A settler in the west end of the county, who was invited to attend the wedding of a friend soon after coming here in 1855, gives a graphic account of the occasion, which shows the customs of these events at that time: The bride-to-be and attendants were waiting In the attic the time for the ceremony when the guest arrived. With his friend, he climbed the ladder to this second floor to be introduced to the young man's betrothed, as she was unknown to him at that time. He found her to be most attractive, and knows her still as a bright, capable woman, though no longer tiring.

In Ogle County. From tbe windows of the attic the wedding party could watch tbe arrival of the guests, coming from all around the neighborhood in great lumber wagons, the boxes of wbicb were luxuriously cushioned with bunches of hay for seats. These vehicles were drawn by sleek, well-trained oxen. Sounds of merriment and shouts of laughter floated out over tbe prairie as they approached the bouse.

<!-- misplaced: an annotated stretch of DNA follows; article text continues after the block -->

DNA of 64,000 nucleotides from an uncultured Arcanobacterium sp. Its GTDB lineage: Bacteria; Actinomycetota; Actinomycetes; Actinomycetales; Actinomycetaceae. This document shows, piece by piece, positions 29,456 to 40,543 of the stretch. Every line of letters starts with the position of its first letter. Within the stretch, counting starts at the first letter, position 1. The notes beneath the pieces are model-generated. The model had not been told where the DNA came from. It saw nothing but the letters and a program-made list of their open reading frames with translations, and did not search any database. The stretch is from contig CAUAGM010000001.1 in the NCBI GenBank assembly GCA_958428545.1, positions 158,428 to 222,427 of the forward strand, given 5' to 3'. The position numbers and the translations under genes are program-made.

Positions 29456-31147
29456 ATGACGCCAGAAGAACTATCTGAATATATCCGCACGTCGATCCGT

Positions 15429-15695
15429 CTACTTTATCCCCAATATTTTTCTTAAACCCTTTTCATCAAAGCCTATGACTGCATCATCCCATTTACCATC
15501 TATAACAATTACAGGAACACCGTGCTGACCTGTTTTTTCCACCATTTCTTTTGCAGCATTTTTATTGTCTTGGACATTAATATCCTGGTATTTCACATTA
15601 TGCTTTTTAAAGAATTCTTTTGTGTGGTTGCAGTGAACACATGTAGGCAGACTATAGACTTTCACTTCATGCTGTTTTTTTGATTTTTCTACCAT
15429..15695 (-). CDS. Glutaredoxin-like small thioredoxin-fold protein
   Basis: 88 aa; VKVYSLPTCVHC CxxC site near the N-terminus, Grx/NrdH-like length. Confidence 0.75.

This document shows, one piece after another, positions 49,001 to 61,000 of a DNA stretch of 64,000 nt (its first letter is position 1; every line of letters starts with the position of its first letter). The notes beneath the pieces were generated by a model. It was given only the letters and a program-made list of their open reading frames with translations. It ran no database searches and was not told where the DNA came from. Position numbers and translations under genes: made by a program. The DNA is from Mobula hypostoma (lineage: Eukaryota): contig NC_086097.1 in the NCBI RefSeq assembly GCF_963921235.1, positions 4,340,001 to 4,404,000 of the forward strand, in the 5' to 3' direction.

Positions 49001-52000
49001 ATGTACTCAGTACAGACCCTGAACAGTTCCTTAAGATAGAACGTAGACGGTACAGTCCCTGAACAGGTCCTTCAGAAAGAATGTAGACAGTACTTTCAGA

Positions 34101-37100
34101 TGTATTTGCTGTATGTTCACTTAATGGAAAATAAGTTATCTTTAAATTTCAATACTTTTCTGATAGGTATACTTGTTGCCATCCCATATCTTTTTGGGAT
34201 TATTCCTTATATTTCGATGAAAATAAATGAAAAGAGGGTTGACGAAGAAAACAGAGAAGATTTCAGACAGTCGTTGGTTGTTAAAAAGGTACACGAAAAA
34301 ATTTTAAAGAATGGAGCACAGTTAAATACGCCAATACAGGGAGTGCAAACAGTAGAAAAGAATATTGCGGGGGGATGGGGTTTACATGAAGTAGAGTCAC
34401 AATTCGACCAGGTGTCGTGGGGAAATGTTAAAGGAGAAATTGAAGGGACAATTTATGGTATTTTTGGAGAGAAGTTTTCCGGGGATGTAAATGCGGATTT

When every one had been made welcome in the cheery room of the first floor, tbe wedding party descended to this room and the solemn ceremony was performed. Then followed, as now. tbe congratulations and good-wishes; after that, tbe feast,—and such a feast as had made tbe hungry Ichabod's mouth water as be looked upon "tbe hearty abundance'* of the "thriving, contented, liberalminded" Old Baltus Van Tassel! Here, too, on the table were the delicious lamb and young pig roasted whole, and all tbe accompanying "good things" which tbe thrifty pioneer housewife knew so well how to prepare! When all was ended and the young couple drove away to their own new home, good luck wishes and tbe proverbial "old hoe" were sent after them, much as now a days, so long do old customs remain.

 

History of Ogle County-1878

 

© Wini Caudell and Contributors

All Rights Reserved

Illinois Ancestors